Article Analysis of 'The World Is Flat: A Brief History of the Twenty-First Century'

961 Words4 Pages
In the last chapter of his book The World is Flat: A Brief History of the Twenty-First Century," Thomas Friedman discusses what he calls "The Dell Theory of Conflict Prevention," which argues that countries which are both part of a multinational corporation's supply chain will not go to war with each other. Friedman believes that increasing globalization has led countries to become far more economically interdependent than they used to be, and thus much less likely to engage in hostilities. William Duiker disagrees, arguing that this globalization has brought with it greater fragmentation in some areas, as different groups or interests work to retain a specific identity and position in the face of increasing international homogeneity. In reality, both authors are somewhat off, because they miss a fairly crucial point; the nature of warfare has changed dramatically in the twenty-first century, so while it is likely that two countries which are part of a multinational corporation's supply chain will likely not explicitly attack each other, a major reason behind this is not economic interdependence, but rather the ability to disrupt or attack a competing country with subtler, electronic weapons. When cyberwarfare is considered, it becomes clear Friedman's theory has already been proven incorrect, because the United States and China are essentially engaged in a hidden cyberwar already, even as they remain important parts of numerous different multinational supply chains.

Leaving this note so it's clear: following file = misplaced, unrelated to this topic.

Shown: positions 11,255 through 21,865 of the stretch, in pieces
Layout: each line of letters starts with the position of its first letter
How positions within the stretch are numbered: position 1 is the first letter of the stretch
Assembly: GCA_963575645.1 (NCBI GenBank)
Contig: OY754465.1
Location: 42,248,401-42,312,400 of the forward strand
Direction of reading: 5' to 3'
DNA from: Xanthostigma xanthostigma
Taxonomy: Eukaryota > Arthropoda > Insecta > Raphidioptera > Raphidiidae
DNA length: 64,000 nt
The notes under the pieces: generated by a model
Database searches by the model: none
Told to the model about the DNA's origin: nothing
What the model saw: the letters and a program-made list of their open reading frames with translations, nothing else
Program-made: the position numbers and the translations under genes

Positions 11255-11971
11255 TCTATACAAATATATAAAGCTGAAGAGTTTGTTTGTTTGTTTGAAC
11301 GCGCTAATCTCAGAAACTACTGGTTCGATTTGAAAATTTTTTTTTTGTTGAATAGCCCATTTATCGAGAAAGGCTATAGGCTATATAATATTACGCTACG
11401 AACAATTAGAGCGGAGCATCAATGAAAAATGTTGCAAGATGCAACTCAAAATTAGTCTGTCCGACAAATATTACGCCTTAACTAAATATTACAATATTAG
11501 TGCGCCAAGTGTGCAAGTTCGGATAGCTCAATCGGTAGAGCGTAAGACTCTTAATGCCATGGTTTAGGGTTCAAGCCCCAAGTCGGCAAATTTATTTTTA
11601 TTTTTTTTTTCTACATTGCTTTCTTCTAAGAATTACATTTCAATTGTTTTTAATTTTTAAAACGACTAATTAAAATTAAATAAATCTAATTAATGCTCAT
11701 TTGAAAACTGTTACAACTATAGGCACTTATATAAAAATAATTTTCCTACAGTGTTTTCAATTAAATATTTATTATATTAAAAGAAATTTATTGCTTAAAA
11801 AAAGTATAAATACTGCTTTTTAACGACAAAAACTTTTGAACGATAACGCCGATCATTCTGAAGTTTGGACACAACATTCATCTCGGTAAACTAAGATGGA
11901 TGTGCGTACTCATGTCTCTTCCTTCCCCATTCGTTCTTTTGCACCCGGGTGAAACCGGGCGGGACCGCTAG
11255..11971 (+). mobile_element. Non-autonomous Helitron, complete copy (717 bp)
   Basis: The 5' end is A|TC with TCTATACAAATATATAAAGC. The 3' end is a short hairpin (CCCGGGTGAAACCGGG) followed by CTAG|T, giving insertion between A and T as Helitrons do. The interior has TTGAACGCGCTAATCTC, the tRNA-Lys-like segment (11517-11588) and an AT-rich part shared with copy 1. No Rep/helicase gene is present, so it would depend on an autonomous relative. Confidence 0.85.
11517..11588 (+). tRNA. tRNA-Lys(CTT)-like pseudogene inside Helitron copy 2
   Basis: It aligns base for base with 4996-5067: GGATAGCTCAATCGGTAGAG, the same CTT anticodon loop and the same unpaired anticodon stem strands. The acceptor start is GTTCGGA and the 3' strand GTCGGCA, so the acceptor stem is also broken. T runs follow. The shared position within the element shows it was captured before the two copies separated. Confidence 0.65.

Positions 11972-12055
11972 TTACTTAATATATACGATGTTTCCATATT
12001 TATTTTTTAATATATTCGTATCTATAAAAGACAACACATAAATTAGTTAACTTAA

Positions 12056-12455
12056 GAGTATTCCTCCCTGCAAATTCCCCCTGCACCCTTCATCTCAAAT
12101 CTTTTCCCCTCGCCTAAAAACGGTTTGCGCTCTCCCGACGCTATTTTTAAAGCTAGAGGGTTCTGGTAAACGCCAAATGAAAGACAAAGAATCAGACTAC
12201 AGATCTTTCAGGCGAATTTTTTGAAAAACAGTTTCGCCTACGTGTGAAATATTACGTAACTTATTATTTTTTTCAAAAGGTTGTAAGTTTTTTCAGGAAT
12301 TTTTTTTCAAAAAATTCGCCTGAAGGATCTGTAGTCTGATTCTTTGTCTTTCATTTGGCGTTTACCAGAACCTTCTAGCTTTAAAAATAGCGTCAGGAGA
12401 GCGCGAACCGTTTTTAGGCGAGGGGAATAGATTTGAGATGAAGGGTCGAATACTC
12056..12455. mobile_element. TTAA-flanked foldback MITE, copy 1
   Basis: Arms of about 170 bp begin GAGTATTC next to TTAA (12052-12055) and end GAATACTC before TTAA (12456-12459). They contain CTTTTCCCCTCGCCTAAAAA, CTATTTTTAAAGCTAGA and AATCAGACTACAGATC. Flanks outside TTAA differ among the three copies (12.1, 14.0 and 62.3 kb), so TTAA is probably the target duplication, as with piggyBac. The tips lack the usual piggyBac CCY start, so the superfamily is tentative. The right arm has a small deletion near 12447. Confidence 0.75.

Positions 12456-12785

Open Document